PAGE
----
I am an activist who uses art in my organizing work, and an artist who engages in issues of racial and social justice. As a primarily self-taught textile artist, my work spans the divide between fine art and craft. I believe that traditional textile techniques, particularly quilting, can provide a fertile platform for creating dialog and understanding around complex ideas and issues.
Quilting has a rich history in diverse communities in the US. For generations quilting has created spaces for women to build community, support each other, and organize. I believe that community quilts allow us to tackle overwhelming subjects, like the toll of homicide on marginalized communities in Chicago, and the legacy of violence by the Chicago Police Department. The slow process of stitching occupies our hands and slows our minds. It forces us to travel from the general to the particular. The meditative act of embroidering the name of a single person engenders a kind of radical empathy. Rather than seeing this person as a statistic or a criminal, we take the time to imagine their lives and families, thinking about the people who loved and lost them. Honoring the value and significance of the lives of others, particularly Black people, is the first step to addressing the profound structural injustices in our country today.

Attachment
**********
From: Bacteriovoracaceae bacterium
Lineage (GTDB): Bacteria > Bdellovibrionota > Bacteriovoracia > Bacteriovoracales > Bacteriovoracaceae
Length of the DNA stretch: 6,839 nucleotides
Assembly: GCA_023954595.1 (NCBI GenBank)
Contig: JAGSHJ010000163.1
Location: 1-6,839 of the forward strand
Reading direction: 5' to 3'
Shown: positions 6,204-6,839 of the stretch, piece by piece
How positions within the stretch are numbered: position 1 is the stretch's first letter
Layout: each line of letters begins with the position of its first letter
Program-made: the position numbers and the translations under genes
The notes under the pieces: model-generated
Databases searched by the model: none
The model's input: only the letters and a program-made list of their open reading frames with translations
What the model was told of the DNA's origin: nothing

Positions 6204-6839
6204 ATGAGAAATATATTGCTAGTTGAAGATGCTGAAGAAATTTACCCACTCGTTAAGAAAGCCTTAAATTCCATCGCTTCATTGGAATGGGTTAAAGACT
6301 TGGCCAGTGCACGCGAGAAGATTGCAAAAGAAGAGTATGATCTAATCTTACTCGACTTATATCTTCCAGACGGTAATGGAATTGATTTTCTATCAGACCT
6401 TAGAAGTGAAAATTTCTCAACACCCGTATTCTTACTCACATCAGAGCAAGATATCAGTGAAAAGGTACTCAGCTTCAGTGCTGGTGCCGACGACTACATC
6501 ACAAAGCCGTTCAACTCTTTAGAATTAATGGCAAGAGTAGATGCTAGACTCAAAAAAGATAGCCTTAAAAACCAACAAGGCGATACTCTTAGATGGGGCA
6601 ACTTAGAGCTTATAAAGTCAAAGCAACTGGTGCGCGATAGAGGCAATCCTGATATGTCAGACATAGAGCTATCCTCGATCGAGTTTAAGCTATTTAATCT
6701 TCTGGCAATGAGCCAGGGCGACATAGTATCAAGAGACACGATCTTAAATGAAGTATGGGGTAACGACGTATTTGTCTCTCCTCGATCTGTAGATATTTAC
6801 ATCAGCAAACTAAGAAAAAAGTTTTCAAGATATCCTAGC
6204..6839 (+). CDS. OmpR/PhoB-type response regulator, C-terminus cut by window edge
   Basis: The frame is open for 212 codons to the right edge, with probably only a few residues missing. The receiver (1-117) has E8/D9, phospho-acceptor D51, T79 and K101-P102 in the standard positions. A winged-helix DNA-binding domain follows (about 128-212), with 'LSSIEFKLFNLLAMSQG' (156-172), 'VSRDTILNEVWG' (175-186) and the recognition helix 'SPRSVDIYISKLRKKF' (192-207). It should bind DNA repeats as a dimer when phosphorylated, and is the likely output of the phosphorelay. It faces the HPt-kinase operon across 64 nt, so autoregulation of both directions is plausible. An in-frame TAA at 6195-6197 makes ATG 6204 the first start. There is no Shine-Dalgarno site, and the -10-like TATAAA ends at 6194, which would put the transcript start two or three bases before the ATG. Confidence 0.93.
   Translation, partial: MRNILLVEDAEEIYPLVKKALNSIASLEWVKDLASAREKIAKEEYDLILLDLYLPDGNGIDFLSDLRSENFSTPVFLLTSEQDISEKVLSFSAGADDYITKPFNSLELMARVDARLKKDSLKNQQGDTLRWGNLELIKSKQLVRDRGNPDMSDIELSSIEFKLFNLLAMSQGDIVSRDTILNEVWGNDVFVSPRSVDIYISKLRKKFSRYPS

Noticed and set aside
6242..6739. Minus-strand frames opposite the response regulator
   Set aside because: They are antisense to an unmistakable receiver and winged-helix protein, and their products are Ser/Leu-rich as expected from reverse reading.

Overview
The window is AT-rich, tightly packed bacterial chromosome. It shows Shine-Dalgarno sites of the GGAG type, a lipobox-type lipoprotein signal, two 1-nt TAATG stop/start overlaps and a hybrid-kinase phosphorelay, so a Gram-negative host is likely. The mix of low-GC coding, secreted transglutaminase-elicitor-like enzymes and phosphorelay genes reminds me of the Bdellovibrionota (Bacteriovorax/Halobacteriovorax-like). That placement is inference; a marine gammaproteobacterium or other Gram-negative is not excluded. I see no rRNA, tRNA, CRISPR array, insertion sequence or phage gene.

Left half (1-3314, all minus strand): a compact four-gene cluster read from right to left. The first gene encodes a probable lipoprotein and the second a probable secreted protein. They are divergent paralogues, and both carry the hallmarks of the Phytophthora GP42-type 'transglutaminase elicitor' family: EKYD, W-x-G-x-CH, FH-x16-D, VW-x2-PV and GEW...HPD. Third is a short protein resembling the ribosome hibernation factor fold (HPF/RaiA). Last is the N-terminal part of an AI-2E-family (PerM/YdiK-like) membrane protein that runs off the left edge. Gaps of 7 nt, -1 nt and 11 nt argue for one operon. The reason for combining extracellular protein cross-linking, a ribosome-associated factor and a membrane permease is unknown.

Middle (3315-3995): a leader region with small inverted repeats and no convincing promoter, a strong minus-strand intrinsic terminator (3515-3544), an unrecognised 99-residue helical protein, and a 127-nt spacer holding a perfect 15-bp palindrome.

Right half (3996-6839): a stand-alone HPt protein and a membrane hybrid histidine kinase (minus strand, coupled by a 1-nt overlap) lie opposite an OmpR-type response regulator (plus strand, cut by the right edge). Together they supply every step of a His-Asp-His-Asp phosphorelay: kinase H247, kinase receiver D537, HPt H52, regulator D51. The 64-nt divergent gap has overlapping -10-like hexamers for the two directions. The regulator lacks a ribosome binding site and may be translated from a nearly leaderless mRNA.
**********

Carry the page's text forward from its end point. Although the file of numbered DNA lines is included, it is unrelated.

Working with anywhere from a dozen to hundreds of people, I have created striking textile pieces that serve as a visual record of the issues at hand, while deepening our relationships with each other and strengthening movements for justice.
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Rachel.a.wallis (at) gmail.com